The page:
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Already established as an artist and frontwoman of metal band Khaotika. Lariyah Hayes has recently branched out into the world of publishing with her first book 'Darkadya', a collection of works by fellow artists and creators from and related to the extreme metal underground. With volume one's limited edition - featuring Vincent Castiglia (Triptykon), Gaahl (Wardruna) and Erik Danielsson (Watain) among many others - now sold out, a second volume is already on the way, with further volumes highlighting some of the world's best metal photographers and tattoo artists also planned.

Q. Where did the idea for the book come from?

“Whenever you work on an album, right after the music is recorded, or in the meantime, you think what are you going to be using for the cover and all the presentation. Even the photography is to me a huge part of art. I spoke to a lot of bands who were on the same page; they struggle with what would be best and were asking 'Do you know any artists?', asking for references and contacts. Once, a pretty big name in the music industry asked me if I knew anyone who could help with the rendering of his own drawing. Just for a laugh I said 'You're like the hundredth person to ask me about art, I should probably create a book or something so you can just choose who you want!' That's how the idea was born.”

Q. How did you decide which artists to feature?

“The artists in the first book are all pretty much my friends, or referred by my friends, so I reached out to them. With Erik from Watain, for example, my husband and I were working on their stage props. With Gaahl from Wardruna, I didn't think he'd ever respond, but I thought 'Hell, why not?' When I heard back from him I was jumping like a little kid!”

Q. Had you already seen some of the other books focussing on metal album covers and art?

“It was after I launched 'Darkadya' that I found out there were books focussing specifically on album covers. I felt totally ignorant that I didn't do a search before! For example, I have become great friends with Ramon Martos who has also showcased his book in the gallery, and we're going to work together in future. There are a lot of people already focussing on album covers because there's a magic behind many of them.”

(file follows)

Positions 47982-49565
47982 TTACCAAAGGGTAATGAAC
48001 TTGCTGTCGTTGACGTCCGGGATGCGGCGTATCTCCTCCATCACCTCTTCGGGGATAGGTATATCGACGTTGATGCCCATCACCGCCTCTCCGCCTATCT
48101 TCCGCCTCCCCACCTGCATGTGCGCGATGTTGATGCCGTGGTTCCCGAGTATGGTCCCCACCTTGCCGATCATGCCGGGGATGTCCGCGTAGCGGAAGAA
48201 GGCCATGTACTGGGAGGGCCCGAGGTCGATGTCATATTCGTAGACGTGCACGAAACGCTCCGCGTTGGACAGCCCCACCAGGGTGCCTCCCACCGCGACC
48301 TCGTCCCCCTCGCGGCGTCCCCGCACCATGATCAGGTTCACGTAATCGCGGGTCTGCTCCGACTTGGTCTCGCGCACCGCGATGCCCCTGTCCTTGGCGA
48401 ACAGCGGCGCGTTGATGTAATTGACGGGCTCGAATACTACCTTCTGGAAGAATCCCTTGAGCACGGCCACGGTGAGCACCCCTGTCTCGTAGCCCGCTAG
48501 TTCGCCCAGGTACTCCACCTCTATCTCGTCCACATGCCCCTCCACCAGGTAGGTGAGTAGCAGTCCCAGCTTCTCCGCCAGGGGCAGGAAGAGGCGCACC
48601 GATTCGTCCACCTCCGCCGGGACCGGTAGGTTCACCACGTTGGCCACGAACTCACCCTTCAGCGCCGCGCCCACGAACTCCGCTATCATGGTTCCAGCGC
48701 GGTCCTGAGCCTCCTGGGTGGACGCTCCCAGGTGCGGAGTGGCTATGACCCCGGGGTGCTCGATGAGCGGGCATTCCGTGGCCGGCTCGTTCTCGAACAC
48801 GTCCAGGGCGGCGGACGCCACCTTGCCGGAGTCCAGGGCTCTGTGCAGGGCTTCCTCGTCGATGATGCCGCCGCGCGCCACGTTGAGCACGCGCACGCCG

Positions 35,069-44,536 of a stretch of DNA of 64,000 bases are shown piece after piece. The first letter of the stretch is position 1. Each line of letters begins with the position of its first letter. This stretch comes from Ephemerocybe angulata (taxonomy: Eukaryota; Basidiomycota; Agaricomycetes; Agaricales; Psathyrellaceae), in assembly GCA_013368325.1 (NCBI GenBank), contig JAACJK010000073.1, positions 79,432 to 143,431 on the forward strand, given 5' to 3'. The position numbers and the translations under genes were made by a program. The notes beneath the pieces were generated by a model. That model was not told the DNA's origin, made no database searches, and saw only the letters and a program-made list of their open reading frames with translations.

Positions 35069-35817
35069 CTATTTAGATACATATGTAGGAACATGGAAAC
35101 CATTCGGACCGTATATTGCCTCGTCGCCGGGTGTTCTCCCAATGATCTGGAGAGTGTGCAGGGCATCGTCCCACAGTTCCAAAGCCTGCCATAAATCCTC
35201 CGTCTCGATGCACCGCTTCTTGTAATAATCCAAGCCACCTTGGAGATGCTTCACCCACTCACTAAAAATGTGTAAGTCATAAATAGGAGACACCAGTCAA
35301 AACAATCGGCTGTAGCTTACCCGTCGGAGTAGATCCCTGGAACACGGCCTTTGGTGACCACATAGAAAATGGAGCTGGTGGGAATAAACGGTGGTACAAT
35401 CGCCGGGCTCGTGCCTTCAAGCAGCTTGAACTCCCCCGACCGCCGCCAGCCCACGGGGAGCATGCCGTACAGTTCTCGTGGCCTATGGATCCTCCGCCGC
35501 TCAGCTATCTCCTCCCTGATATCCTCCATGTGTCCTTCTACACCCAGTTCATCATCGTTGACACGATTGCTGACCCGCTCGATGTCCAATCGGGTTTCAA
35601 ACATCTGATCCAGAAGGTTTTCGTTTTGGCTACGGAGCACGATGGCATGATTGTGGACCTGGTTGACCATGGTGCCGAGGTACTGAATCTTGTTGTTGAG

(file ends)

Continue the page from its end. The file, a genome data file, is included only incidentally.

Q. How important do you think album covers are in the digital age?

“Digital downloads and art on a screen will never give out the real feel of what you can hold and touch and smell. If someone says they're an enthusiast of arts of any kind and they're showing you their iPad or a download, to me it's so fake. I have a bunch of vinyls myself and although there is a bit of a boom back, it will never be the same as before. This is the life we live in and everybody's trying to make it comfortable for themselves and not everyone has room to store all of that, so I can understand that part. The value of art goes down and income goes down, expenses go up for the majority of people and they're trying to save as much as possible. That's how the worlds of hacking and illegal downloads got started. People who are trying to save this world of art and putting books and magazines or galleries together, they're the ones that believe this might come back to the human senses. That's the beauty of art.”

Q. Do you have a favourite album cover?

“That's definitely too difficult! I believe in physical copies so I have a bunch of them, but I would say that from the newest ones I would probably pick Denis Forkas Kostromitin, the Russian artist that did 'The Satanist' album by Behemoth. I really, really like that piece because people would be expecting something just not that artistic, and he grabbed me with his technique and the way he put colours together. On the other hand, I really love Watain's 'The Wild Hunt' painting by Zbigniew Bielak because normally he does illustrations with ink and this time he painted that album cover and it's gorgeous too.”

Q.Are you happy with how the first book turned out?

“I'm very happy with it because everybody had something really awesome to offer, whether it's painting, illustration, custom-made jewellery, or something really unique like dolls that are really creepy and Halloween-y. It's still part of art and I'm not just focusing on one specific type.”

Q. How did you come to have 'Darkadya' featured in this year's gallery?

“Even from when 'Darkadya' was just an idea that, with a budget I did not have, I'd have to spend countless hours reaching out to people willing to spread the word. There is a promoter named Stephanie in the UK who I've been in touch with and she told me that the guy behind Bloodstock was also into the arts and ran a gallery and is an artist himself. But I wondered what a book would have to do with Bloodstock, especially as I wouldn't be selling them, but she said I should reach out to him anyway. That's when I found out about the RAM museum and that Paul would like to promote the book there. He wanted to do everything he possibly could to help, not just put it out there for people to see, but actually advertise, make posters, have some photos taken with people opening the book... It's just extremely humbling to see that there are people who care about art, because the book is non-profit for me. All profit goes back to the artist that is picked by the customer and Paul loved that idea. Paul's art is exceptional, it's insane! It's so big and there are so many details and I can't wait to see it in person if I get to the UK at some point. He is an extremely talented person and it's no wonder he wants to spread the love, you know? He trying to give people somewhere to show their own art and their own passion because he understands that as an artist himself.”


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